City of Beginnings
Poetic Modernism in Beirut
How poetic modernism shaped Arabic intellectual debates in the twentieth century and beyond
City of Beginnings is an exploration of modernism in Arabic poetry, a movement that emerged in Beirut during the 1950s and became the most influential and controversial Arabic literary development of the twentieth century. Robyn Creswell introduces English-language readers to a poetic movement that will be uncannily familiar—and unsettlingly strange. He also provides an intellectual history of Lebanon during the early Cold War, when Beirut became both a battleground for rival ideologies and the most vital artistic site in the Middle East. Arabic modernism was centered on the legendary magazine Shi‘r (“Poetry”), which sought to put Arabic verse on “the map of world literature.” The Beiruti poets—Adonis, Yusuf al-Khal, and Unsi al-Hajj chief among them—translated modernism into Arabic, redefining the very idea of poetry in that literary tradition. City of Beginnings includes analyses of the Arab modernists’ creative encounters with Ezra Pound, Saint-John Perse, and Antonin Artaud, as well as their adaptations of classical literary forms. The book also reveals how the modernists translated concepts of liberal individualism, autonomy, and political freedom into a radical poetics that has shaped Arabic literary and intellectual debate to this day.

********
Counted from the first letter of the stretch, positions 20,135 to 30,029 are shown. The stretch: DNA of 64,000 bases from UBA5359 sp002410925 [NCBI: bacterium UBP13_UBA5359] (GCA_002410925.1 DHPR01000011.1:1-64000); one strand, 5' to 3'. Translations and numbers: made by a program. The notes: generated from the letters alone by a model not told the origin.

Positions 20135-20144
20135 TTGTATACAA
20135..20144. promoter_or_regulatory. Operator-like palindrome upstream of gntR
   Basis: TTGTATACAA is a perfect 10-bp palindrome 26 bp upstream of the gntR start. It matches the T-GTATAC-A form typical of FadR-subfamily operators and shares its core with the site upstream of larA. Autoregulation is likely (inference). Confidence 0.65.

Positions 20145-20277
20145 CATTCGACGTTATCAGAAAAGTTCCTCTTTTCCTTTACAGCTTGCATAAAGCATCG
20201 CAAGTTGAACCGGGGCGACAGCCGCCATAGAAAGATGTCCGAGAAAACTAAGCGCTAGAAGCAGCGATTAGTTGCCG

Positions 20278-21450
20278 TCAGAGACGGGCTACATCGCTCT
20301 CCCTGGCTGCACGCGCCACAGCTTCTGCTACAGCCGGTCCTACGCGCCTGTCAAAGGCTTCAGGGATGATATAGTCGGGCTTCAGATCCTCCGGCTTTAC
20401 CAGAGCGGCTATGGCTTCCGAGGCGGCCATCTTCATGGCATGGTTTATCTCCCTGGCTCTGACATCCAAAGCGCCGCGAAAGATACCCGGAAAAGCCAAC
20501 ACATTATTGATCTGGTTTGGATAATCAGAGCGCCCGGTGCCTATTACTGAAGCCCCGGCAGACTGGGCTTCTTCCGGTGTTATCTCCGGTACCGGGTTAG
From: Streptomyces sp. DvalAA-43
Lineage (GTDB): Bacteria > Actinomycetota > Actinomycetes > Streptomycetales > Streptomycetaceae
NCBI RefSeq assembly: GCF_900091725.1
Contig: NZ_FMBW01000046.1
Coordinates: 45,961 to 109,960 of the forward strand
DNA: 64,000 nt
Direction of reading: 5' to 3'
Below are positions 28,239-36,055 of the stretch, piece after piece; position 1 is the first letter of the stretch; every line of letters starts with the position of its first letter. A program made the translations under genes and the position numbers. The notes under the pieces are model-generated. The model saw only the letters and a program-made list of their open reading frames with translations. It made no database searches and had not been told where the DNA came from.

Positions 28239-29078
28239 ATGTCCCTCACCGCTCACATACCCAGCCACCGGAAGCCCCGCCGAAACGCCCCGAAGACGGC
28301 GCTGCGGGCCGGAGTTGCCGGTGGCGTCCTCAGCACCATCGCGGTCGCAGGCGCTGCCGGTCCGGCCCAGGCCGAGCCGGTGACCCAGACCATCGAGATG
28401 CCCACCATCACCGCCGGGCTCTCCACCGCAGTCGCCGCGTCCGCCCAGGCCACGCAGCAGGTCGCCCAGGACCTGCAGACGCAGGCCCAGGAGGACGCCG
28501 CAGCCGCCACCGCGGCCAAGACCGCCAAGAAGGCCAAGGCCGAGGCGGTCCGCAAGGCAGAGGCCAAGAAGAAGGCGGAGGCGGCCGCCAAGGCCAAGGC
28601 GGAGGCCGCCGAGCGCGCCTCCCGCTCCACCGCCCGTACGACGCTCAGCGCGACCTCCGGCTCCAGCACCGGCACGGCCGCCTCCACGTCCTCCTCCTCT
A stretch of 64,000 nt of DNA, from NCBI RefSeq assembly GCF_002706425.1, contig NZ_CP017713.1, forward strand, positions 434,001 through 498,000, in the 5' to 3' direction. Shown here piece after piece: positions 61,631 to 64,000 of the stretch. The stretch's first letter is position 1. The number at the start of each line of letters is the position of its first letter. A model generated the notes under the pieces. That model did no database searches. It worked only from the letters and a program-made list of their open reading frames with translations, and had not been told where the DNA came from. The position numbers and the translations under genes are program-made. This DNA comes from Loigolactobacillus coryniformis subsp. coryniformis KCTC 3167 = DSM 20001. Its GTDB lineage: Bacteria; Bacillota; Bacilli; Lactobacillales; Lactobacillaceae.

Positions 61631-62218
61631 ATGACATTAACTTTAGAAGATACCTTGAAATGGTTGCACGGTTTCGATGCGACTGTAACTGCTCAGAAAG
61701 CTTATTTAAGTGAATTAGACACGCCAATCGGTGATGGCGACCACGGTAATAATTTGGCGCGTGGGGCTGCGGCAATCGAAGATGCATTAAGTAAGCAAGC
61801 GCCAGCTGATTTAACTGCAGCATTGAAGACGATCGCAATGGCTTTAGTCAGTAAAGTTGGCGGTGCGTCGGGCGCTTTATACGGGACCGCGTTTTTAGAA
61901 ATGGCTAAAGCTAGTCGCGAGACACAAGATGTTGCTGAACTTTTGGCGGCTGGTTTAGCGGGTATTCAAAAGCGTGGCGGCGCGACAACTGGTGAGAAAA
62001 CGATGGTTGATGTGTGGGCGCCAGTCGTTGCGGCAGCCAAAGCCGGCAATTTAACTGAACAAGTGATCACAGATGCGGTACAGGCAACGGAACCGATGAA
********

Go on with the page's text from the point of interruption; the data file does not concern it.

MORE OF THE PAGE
Robyn Creswell is assistant professor of comparative literature at Yale University and a former poetry editor at the Paris Review. His writings have appeared in the New Yorker, the New York Review of Books, and Harper’s Magazine, among many other publications. He is the translator of Abdelfattah Kilito’s The Tongue of Adam and Sonallah Ibrahim’s “That Smell” and “Notes from Prison."